My husband and I went to a BDSM event that required you to state your gender identity in addition to choosing a nickname. My man who disguises himself wants to be referred to as male when presenting as male and female when presenting as female. He doesn’t want to use neutral solutions like asterisks, snails and so on. I suggested that he state both masculine and feminine, but he says that’s not an appropriate solution because he wants people to use the correct ending for the way he’s presenting himself. He does not want to be insensitive to non-binary identifiers, but believes that in his case it is obvious whether he presented himself one way or another and that people should understand this without having to specify it. How do you avoid clarifying and asking others to choose the endings based on the gender they see “represented”?

– Help everyone who is looking for help everywhere

Are we talking about tags to wear? Because if so, HESHE, then your man can wear one that says “male” when presenting as a man and one that says “female” when presenting as a woman. However, if it is a BDSM event organized by obsessives, you must indicate in advance the scenes you wish to organize, listing the names of all participants and indicating the pronouns that participants wish to use during the scenes, respecting them Pronouns under threat of eviction… well, then your husband can only choose a team, or rather the genre he wants to present that evening and the associated endings.


I am white cis-american with paramilitary appearance and straight appearance in a poly couple. In the BDSM community, I am considered an “active on call”, i.e. a submissive who does not scorn the dominant role. I love having group sex with my partner and in those situations I randomly interact with other men. Outside of these hypersexual situations, however, I’m not interested in sex with men. How should I define myself? I’m asking you because for us, growing up in the ’90s, just one homosexual relationship was enough for us to be considered gay. I’m a bold and confident person, and if a man wants to play with me in a crowd, there’s nothing wrong with giving him pleasure. These are experiences that I consider neutral in a positive sense. I’m afraid that using terms like “heteroflexible” or “nearly straight” will help make bisexuality invisible, but calling myself bisexual seems like an appropriation because I enjoy all the privileges of heterosexuality in life. I’d like to call myself bisexual because I think it serves as a guide for normalization, but I don’t feel entirely justified. I would be very grateful if you would give me a hand.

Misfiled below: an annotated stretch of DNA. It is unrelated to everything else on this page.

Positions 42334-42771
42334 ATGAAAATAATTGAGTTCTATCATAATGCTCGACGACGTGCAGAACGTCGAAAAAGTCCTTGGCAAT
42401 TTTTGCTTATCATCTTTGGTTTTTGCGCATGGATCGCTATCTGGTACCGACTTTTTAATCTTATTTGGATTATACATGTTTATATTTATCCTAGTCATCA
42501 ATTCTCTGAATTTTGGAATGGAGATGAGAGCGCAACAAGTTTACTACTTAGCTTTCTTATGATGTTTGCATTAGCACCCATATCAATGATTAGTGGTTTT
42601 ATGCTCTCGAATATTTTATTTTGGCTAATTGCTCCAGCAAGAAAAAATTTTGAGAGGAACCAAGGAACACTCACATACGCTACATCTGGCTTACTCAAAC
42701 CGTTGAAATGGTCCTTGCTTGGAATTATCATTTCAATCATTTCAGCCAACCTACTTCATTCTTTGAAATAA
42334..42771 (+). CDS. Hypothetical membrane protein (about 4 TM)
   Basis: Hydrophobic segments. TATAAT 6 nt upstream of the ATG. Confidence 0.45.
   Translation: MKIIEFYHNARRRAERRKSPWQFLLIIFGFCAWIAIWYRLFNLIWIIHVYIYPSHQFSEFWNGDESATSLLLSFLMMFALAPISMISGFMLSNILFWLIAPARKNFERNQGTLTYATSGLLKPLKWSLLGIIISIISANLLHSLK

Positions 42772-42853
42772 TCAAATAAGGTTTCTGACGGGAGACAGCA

– Just suppressed enough

I think you have every right to call yourself bisexual, JOE. But just to be on the safe side, I also reached out to Zachary Zane, bisexual and owner of Men’s Health’s sex advice column, for an opinion.

“I often have bisexual people who don’t feel ‘gay’ enough to use the ‘bisexual’ label,” Zane replies. “Generally, it’s cisgender women married to straight cis men who have never known the level of oppression such as mating a wimped-out homosexual with a non-binary person.”

But your personal experience of oppression—or lack thereof—does not distract from your non-heterosexual component, nor does it prevent you from identifying as bisexual.

“It’s very sad to think that our concept of ‘non-heterosexuality’ is inseparable from the experience of oppression,” Zane reflects. “It’s an incredibly distorted notion. Being gay and/or bisexual is about attraction to the genders, not the level of oppression a person experiences or feels.

“So I would say yes: JOE can call herself bisexual because she loves to interact sexually with men in certain situations,” says Zane. “At the same time, I think he can and should recognize the privileges that come with the way he expresses himself, which he is already doing and must continue to do. And I hope that in the future he will use his condition to help other bisexuals who are untouched by the privilege of having straight looks and ways like his own.

(Translation by Matteo Colombo)